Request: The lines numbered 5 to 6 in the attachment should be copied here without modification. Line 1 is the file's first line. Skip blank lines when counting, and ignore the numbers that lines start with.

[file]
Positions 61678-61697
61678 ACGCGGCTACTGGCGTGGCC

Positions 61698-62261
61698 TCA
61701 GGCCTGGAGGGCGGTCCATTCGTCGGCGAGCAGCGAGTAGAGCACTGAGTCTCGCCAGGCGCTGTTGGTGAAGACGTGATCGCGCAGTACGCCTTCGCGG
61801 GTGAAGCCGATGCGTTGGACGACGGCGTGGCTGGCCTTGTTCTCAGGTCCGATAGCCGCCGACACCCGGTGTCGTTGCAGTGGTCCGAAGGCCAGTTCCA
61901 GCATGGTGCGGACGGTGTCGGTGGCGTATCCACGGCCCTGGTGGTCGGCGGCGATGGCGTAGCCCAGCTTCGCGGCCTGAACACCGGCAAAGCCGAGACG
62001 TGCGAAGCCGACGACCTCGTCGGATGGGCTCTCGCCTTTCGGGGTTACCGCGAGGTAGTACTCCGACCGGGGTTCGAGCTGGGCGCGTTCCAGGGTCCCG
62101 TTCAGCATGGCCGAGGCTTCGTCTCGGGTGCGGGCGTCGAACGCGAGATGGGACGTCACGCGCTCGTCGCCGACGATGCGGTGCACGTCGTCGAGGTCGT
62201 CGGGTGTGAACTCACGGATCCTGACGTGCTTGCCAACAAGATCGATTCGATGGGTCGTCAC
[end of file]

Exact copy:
61701 GGCCTGGAGGGCGGTCCATTCGTCGGCGAGCAGCGAGTAGAGCACTGAGTCTCGCCAGGCGCTGTTGGTGAAGACGTGATCGCGCAGTACGCCTTCGCGG
61801 GTGAAGCCGATGCGTTGGACGACGGCGTGGCTGGCCTTGTTCTCAGGTCCGATAGCCGCCGACACCCGGTGTCGTTGCAGTGGTCCGAAGGCCAGTTCCA